Last month I had the opportunity to visit Muskegon, Michigan, the 2018 winner of our Strongest Town contest. As with past winners Carlisle, Pennsylvania (2016) and Traverse City, Michigan (2017), I found a lot more there than I anticipated, and my expectations were high. I’m really proud of our little contest (although it's not so little anymore) to identify places that are on the right track.
Here are three things I found in Muskegon that are worth noting for cities seeking to learn from their success.
Solving Problems Incrementally
The first thing we did when I got to Muskegon was take a walking tour with about three dozen people, including some city officials. Each stop highlighted something they had done to incrementally make a specific site better—a small bet they had made. Things like making small changes to the street to slow traffic, planting some trees for shade and aesthetics, and breaking up a long façade on a public building to improve the streetscape and foster economic development.
Taken individually by someone looking for bold and flashy, it might not have been impressive. Viewed collectively by people who understand how incremental action leads to huge, sustained returns, it was really amazing. Time and again, Muskegon officials were seeing opportunities in the next, smallest steps, not the big leaps.
We’ve written about the popup shops in Muskegon before, but they are more impressive in person, especially with some additional backstory. When confronted with a vacant block in a strategic location in the core of downtown, nearly every city I know would reflexively look to subsidize their way to something. That Muskegon would realize the benefits of waiting, of starting with what is viable—a row of incubator, popup shops framing a cool, yet inexpensive, public gathering space—sets them apart from their peer cities.
Great, Home-Grown Leadership
I was picked up at the airport by the mayor, Stephen Gawron, and city planner. My recollection is that they are both natives, but even if that is not technically the case, they’ve both been there for decades—through the tough times—and had enough stories to tell to prove it. I found this over and over throughout my stay there.
In most cases, leaders in cities that struggle with population loss and deindustrialization tend to get stuck. I think it’s a natural human reaction to focus on what has been lost, to try and get that back, to feel the pain of longing for what once was. But Muskegon's leaders are the exception, and that's what's impressive about them. It takes vision and bold leadership to see beyond that. I have found the ability to do that to be rare. Yet there it was, in spades, in Muskegon.
I was particularly impressed with the city manager and city engineer, two clearly competent senior professionals who were bold enough to try new things yet steady and grounded in their understanding of what was happening. I liked them both a lot and felt that, if their attitude permeated the city staff, Muskegon would continue to stay agile and responsive.
Same with the Chamber of Commerce. While they had the “rah rah” cheerleading element you need to have as a chamber, they also had staff who were intelligent and asked hard questions. In other words, their cheerleading was not a substitute for having tough conversations. That’s important—and rare—in a chamber.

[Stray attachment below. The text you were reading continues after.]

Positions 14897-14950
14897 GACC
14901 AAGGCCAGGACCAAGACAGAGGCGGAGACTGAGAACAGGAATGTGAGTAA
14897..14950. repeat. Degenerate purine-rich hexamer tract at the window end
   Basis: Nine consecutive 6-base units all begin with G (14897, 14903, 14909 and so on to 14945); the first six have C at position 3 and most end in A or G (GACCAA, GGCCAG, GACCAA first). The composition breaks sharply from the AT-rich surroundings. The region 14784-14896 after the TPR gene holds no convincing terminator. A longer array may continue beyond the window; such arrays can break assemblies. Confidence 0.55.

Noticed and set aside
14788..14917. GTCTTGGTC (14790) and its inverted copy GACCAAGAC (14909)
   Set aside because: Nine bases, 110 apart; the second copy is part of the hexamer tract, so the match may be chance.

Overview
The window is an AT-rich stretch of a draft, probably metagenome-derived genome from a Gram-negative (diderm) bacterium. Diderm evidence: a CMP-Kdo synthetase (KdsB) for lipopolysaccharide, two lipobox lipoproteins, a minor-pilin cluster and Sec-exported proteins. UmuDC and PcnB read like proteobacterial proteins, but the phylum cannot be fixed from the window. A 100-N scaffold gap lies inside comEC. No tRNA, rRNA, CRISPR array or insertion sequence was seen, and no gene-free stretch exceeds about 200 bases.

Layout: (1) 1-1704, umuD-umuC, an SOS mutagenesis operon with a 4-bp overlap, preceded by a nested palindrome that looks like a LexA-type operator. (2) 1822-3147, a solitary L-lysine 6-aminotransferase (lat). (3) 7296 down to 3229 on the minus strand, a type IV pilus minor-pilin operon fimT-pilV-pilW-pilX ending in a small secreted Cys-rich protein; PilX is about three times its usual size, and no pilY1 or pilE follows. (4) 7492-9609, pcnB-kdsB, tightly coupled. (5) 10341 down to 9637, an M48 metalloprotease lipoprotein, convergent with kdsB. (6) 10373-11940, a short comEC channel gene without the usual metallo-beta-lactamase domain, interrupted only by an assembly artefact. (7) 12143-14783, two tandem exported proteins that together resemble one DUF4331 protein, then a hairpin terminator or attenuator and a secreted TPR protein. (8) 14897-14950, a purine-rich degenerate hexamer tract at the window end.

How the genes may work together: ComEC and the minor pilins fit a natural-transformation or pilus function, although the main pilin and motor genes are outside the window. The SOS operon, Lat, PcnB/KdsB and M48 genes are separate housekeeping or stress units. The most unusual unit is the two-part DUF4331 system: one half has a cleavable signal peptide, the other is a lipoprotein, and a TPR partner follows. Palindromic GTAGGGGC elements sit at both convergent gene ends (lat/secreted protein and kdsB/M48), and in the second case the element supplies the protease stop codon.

Community Participation and Initiative
One way you know you are doing things right is when your residents respond. This is why, when public officials ask us where to start, we advocate that they humble themselves to observe how people struggle to use their community day-to-day. When you tend to people’s needs in small and immediate ways, instead of focusing on the next big grant or transformative project, you make meaningful progress. And people react.
That’s what I saw in Muskegon. From big hugs and smiles from the venders at the popup shops to all the people gathered in the park to the thousands that were coming in to town after I left for a locally-organized festival on the beach, Muskegon is a place where residents and business owners are an active part of the community.
Here’s why that’s important. A staff that creates positive is great, but relying on it is fragile: competent people with vision can be replaced or ignored rather easily if the next generation of elected officials is not on board with that vision. Relying on elected officials who create positive is a less fragile proposition, but it's still fragile. They can be undermined by staff, and they must stand for reelection in crazy times. When a community creates positive change, though, that's much stronger and more difficult to reverse. Once a cultural consensus emerges on the direction things should go, sustained progress in that direction is really possible.
Muskegon seems to be well along the path of that cultural consensus. More and more success is only going to build that consensus.
Is everything perfect in Muskegon? Of course not; far from it, in fact. This is a place that is still struggling with deindustrialization, population loss, and decades of bad investments. In that sense, they are just like a lot of other cities in the Midwest. I left optimistic about their future, however, because I experienced a place where people are asking the tough questions, emphasizing Strong Towns-style action, and celebrating the right kind of victories.
Congratulations, Muskegon, on being the 2018 Strongest Town winner. We’re proud to give you this title.